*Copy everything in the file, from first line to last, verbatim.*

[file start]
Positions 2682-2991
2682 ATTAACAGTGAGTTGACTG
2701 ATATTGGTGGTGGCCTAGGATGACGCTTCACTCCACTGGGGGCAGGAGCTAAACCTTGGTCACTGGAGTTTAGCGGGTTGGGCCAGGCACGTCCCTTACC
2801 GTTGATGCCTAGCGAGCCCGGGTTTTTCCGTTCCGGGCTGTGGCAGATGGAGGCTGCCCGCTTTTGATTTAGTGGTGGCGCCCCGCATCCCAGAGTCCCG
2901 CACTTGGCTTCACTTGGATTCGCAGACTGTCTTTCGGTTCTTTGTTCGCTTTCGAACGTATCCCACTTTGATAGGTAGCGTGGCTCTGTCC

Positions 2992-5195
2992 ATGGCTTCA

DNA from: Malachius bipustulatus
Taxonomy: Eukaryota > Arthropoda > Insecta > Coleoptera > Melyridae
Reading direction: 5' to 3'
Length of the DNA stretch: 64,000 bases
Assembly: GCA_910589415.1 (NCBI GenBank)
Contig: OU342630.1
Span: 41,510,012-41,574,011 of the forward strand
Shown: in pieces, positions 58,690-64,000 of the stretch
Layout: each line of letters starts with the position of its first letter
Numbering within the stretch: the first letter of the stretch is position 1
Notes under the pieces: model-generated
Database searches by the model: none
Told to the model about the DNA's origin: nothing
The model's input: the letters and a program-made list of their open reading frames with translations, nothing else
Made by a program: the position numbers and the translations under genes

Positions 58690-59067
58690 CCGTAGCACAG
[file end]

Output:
Positions 2682-2991
2682 ATTAACAGTGAGTTGACTG
2701 ATATTGGTGGTGGCCTAGGATGACGCTTCACTCCACTGGGGGCAGGAGCTAAACCTTGGTCACTGGAGTTTAGCGGGTTGGGCCAGGCACGTCCCTTACC
2801 GTTGATGCCTAGCGAGCCCGGGTTTTTCCGTTCCGGGCTGTGGCAGATGGAGGCTGCCCGCTTTTGATTTAGTGGTGGCGCCCCGCATCCCAGAGTCCCG
2901 CACTTGGCTTCACTTGGATTCGCAGACTGTCTTTCGGTTCTTTGTTCGCTTTCGAACGTATCCCACTTTGATAGGTAGCGTGGCTCTGTCC

Positions 2992-5195
2992 ATGGCTTCA

DNA from: Malachius bipustulatus
Taxonomy: Eukaryota > Arthropoda > Insecta > Coleoptera > Melyridae
Reading direction: 5' to 3'
Length of the DNA stretch: 64,000 bases
Assembly: GCA_910589415.1 (NCBI GenBank)
Contig: OU342630.1
Span: 41,510,012-41,574,011 of the forward strand
Shown: in pieces, positions 58,690-64,000 of the stretch
Layout: each line of letters starts with the position of its first letter
Numbering within the stretch: the first letter of the stretch is position 1
Notes under the pieces: model-generated
Database searches by the model: none
Told to the model about the DNA's origin: nothing
The model's input: the letters and a program-made list of their open reading frames with translations, nothing else
Made by a program: the position numbers and the translations under genes

Positions 58690-59067
58690 CCGTAGCACAG